Blood and the linings of blood vessels may be regarded as a fifth tissue type. Nowadays red blood cells are extensively used to study various metabolic functions. Nanoparticles NP are being widely accepted for drug delivery system. This review summarizes the red blood cells, NPs and their characteristics on the basis of the RBC components along with drug delivery systems through RBCs.
The Promotion of Erythropoiesis via the Regulation of Reactive Oxygen Species by Lactic Acid
TPC - Red blood cells
Red blood cells RBCs , also referred to as red cells ,  red blood corpuscles in humans or other animals not having nucleus in red blood cells , haematids , erythroid cells or erythrocytes from Greek erythros for "red" and kytos for "hollow vessel", with -cyte translated as "cell" in modern usage , are the most common type of blood cell and the vertebrate 's principal means of delivering oxygen O 2 to the body tissues —via blood flow through the circulatory system. The cytoplasm of erythrocytes is rich in hemoglobin , an iron-containing biomolecule that can bind oxygen and is responsible for the red color of the cells and the blood. The cell membrane is composed of proteins and lipids , and this structure provides properties essential for physiological cell function such as deformability and stability while traversing the circulatory system and specifically the capillary network. In humans, mature red blood cells are flexible and oval biconcave disks. They lack a cell nucleus and most organelles , to accommodate maximum space for hemoglobin; they can be viewed as sacks of hemoglobin, with a plasma membrane as the sack. Approximately 2. Each circulation takes about 60 seconds one minute.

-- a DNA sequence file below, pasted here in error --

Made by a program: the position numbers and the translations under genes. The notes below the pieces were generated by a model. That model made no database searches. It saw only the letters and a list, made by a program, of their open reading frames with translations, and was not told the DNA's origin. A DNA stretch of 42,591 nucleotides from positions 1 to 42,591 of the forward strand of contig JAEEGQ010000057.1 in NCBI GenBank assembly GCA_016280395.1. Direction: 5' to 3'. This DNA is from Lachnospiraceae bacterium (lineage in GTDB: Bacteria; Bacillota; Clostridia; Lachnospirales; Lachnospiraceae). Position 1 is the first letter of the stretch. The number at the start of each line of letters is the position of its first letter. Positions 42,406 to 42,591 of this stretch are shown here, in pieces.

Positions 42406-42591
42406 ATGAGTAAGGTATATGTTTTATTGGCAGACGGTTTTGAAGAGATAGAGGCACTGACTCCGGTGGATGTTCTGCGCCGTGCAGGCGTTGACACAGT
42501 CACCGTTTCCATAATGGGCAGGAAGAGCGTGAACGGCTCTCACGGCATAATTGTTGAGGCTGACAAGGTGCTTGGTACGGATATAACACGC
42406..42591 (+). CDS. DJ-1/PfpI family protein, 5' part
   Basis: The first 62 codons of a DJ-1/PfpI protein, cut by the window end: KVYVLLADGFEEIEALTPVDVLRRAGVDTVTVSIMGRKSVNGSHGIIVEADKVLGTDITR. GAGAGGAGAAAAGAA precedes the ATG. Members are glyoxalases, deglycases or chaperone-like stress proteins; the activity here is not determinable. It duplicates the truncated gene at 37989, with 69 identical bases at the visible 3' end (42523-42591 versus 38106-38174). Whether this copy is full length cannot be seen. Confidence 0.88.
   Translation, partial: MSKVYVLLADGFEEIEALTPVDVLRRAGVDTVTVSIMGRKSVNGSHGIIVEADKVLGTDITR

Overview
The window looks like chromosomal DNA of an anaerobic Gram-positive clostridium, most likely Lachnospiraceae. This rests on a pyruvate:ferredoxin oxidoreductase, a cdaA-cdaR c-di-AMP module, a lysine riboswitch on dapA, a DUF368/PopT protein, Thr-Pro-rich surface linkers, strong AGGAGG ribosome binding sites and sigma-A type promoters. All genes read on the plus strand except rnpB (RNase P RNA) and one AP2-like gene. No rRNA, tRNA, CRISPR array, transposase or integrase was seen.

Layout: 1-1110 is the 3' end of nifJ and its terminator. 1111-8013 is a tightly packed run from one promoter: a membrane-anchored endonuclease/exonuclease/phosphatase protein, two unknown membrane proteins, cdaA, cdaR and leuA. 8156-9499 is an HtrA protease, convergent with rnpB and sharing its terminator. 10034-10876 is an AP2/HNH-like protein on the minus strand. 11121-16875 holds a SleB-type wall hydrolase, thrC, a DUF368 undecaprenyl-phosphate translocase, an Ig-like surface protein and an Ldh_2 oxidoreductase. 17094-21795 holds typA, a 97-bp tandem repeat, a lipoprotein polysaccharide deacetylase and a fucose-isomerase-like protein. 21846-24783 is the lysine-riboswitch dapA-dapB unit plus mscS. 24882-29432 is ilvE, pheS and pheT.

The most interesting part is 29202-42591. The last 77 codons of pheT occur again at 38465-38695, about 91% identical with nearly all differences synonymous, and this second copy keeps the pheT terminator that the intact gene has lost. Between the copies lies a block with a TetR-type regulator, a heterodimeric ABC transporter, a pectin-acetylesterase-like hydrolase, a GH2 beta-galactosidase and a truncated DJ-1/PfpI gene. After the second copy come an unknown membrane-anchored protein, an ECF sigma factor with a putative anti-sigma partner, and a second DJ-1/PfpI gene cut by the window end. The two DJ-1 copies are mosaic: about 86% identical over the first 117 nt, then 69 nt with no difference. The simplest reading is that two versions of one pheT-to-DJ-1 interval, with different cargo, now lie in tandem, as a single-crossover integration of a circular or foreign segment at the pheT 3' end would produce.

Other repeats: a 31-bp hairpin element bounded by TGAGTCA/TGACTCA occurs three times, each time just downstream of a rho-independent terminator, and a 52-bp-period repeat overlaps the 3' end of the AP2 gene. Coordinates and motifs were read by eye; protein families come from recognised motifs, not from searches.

Erythrocytes in PET studies
Mature erythrocytes, when removed from the circulation, exhibit severe disturbances of glycolytic flow, with accumulation not only of lactate, the ultimate product of glycolysis, but also of several upstream metabolic intermediates, primarily fructose-1,6-diphosphate, glyceraldehydephosphate, and dihydroxyacetone phosphate. This accumulation may be prevented and also reverted by allowing the diffusible end products lactate and pyruvate to leave the cell by equilibrating with a much larger extracellular compartment. The disturbance of erythrocyte glycolysis does not result from direct inhibition by lactate itself but from the interplay between the lactate dehydrogenase and glyceraldehydephosphate dehydrogenase 3-PGAD reactions. The accumulation of intermediates reflects the increased lactate-to-pyruvate ratio; this leads to a secondary imbalance of the nicotinamide adenine dinucleotide-to-reduced nicotinamide adenine dinucleotide NAD-to-NADH ratio, which in turn slows down glycolysis at the 3-PGAD step, whose upstream metabolites then pile up. No accumulation, however, takes place if the lactate-to-pyruvate ratio is maintained constant in the extracellular compartment, regardless of concentrations.